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Roger Federer Sort Of Out Of Sorts With The Press • Bad Scheduling Due To Rain?

By Alix Ramsay

Roger is himself again. Almost.

The Great One is through to the fourth round of the US Open after the simplest of simple 6-2, 6-2, 6-1 wins over Dan Evans on Friday. No sign of any slow starts, no sign of any unforced errors – well, not so many as to be a concern – and no sign of frailty. He was very, very good and poor old Dan could not get near him.

But it was afterwards that Fed became very un-Federerlike.

The match was scheduled for noon in the Arthur Ashe Stadium – first match on. Rodge had last been there two days before, playing under the roof while the rain washed out all the day session encounters on the outside courts, including Dan’s meeting with Lucas Pouille.

On Thursday, as Fed went through his usual routines and then relaxed with his family in the city, Dan was sweating and grafting his way through three hours and 10 minutes against his French foe, taking four draining sets to reach the next round.

On the British TV coverage, it was suggested that Rodge had asked for a daytime match and an early start – and that he had got what he asked for despite the fact that Dan had been playing until 6pm the day before. In a shock development, the British press pack followed this up (we’re good like that). And then Rodge exploded.

“I don’t remember that I asked for something,” he harrumphed. “Yeah, yeah. It’s maybe nice to be out of the sun, as well, I don’t know, I thought. But I definitely didn’t do it intentionally. I don’t even know if the team asked for day. I know there was questions to have a preference.

“But that doesn’t mean like, “Roger asks, Roger gets.” Just remember that, because I have heard this shit too often now. I’m sick and tired of it, that, apparently, I call the shots. The tournament and the TV stations do.

“We can give our opinion. That’s what we do. But I’m still going to walk out even if they schedule me at 4:00 in the morning.”

This was not the Federer, the diplomatic Swiss, we have known for the best part of two decades. What was going on?

To be fair, he had admitted that it was not the most even-handed way of treating the players. Then again, a bloke with 20 grand slam titles to his name does tend to play on the bigger courts and the bigger courts tend to be the ones with the rooves. As Dan, the world No.58, pointed out: “You think a guy who’s my ranking has any say in that?”. But Fed knew he had been given an unfair advantage.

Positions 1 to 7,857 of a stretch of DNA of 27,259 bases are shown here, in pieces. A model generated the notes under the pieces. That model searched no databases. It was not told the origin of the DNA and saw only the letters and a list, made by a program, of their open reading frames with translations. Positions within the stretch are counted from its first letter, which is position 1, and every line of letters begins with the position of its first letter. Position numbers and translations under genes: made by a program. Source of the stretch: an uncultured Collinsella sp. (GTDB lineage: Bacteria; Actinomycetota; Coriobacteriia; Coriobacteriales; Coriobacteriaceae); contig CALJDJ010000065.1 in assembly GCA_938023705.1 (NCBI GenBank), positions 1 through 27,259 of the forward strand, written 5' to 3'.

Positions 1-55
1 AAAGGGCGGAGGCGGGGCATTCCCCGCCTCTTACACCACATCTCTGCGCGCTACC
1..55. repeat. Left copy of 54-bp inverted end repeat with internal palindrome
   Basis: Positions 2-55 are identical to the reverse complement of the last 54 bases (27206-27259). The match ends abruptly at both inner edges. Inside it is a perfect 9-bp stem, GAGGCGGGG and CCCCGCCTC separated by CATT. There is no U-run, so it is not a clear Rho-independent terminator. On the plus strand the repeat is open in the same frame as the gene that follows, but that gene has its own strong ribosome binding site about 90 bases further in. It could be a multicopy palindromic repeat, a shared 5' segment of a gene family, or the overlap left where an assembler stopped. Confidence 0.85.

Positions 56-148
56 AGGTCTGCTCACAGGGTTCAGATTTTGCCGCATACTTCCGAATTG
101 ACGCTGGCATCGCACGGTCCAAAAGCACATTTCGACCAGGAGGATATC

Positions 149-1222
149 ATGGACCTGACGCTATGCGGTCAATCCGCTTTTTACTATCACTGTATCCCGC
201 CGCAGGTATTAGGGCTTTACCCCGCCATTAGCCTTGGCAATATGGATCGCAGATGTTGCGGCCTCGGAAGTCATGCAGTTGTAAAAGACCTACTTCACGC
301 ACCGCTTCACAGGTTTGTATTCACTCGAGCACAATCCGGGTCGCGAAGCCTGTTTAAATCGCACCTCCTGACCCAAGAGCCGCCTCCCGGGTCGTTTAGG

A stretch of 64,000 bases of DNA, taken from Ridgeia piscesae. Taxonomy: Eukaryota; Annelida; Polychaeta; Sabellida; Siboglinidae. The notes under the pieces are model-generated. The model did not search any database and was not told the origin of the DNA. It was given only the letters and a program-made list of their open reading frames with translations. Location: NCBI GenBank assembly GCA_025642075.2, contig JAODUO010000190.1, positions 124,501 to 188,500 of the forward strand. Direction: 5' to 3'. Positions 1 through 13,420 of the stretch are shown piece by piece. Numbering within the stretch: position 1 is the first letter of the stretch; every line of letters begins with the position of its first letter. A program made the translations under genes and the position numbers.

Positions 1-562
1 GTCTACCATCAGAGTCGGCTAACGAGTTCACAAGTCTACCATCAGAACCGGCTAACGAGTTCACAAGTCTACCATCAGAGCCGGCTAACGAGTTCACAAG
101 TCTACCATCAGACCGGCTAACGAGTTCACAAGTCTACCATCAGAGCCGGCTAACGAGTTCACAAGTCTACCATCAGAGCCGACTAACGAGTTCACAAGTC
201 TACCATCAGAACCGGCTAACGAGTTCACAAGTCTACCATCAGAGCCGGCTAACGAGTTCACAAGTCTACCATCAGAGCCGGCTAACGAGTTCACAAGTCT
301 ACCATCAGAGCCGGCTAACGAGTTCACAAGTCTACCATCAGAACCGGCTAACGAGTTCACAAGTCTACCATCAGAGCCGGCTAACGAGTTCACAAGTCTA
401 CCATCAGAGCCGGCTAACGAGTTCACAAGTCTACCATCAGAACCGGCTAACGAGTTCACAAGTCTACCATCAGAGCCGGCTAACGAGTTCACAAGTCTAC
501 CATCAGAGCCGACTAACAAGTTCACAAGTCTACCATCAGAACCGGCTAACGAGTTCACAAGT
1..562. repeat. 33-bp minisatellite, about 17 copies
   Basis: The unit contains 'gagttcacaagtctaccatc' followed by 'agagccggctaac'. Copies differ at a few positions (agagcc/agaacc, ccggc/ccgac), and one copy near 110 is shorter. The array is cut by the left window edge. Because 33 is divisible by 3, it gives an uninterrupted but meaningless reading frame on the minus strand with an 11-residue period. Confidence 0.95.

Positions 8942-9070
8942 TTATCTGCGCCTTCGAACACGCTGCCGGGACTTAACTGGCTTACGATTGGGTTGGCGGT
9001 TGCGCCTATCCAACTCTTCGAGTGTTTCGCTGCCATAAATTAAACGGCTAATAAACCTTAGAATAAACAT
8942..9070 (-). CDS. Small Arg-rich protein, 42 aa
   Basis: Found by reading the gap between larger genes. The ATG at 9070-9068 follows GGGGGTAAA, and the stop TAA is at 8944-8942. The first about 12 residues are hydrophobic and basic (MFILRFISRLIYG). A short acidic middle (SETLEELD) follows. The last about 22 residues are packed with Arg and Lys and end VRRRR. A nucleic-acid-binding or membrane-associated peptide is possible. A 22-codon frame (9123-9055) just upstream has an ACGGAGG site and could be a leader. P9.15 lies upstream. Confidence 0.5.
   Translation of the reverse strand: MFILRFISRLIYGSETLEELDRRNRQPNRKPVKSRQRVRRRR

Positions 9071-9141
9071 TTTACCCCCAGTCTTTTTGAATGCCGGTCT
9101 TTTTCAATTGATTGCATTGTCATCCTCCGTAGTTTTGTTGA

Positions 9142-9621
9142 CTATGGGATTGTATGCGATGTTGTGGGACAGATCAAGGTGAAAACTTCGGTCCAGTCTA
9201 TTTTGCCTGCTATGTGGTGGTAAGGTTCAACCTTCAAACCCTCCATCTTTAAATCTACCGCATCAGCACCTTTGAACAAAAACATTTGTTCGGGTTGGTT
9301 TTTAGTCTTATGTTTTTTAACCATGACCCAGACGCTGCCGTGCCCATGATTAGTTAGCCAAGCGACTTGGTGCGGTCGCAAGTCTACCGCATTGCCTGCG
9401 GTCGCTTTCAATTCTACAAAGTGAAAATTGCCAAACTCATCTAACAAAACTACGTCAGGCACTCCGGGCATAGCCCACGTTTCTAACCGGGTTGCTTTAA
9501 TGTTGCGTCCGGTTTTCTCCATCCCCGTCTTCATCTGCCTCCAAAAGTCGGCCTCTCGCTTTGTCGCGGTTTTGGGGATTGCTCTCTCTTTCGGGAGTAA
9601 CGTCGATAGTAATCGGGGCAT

“Regardless of when he finished it was always going to be a competitive advantage for me,” Fed said. “So there you have it. Now, is it a big difference if we play at 12:00 or 2:00? Not really. But I think at some stage every hour might matter.

“You could definitely argue that the scheduling was not in his favour. But it’s anyway not fair for me to play my match under the roof, get it done, sit back, relax the next day while he’s battling out a four-hour or a three-hour match, whatever it is, against Pouille. The problem already starts there.

“That’s tennis. It’s entertainment, and the show must go on. I’ve lost maybe matches this way. I’ve won some this time. Luck was on my side. There you have it. So, yeah, I understand if Danny is, like, a little bit frustrated.”

Dan had no issue with Fed – indeed, they have something of a bond. In the Spring, he was invited over to Switzerland to hit with Fed for three days and thoroughly enjoyed the experience. Amazed by how simple the Mighty One keeps things in training, he thought it could be a great example and template for the brains trust that tries to tennis back home in Blighty. No, Dan was not complaining; he had just been beaten, and well beaten, by a much better player.

“I guess he has every shot,” he said with a wry grin, “so it’s not ideal to have an opponent that has every shot.

“Him being totally fresh and me, you know, battling yesterday, didn’t get out of here until probably going on 6:00, just complete polar opposites, isn’t it? And that is just to try and beat him feeling tired, stiff, playing four sets yesterday, it’s near on impossible.

“But I actually thought he played pretty much, you know, no-error tennis, I thought.”

Dan was right. Rodge dropped just six points on his own serve in the first hour of the match – and it only lasted  80 minutes in all, the fastest completed men’s match of the tournament so far – and while Dan did break the Federer serve once, his moment of glory was short lived: Fed broke straight back and ran away with the rest of the third set.

“There is no shame in losing to Roger, to Rafa, to those guys, Novak,” Dan said. “If you come up against them it’s unlucky, isn’t it? Or you’re real far in the tournament. And this time it’s just unlucky.”

Dan was unlucky, Fed was over his fit of pique and the tournament was ticking along nicely. Roger was himself again.

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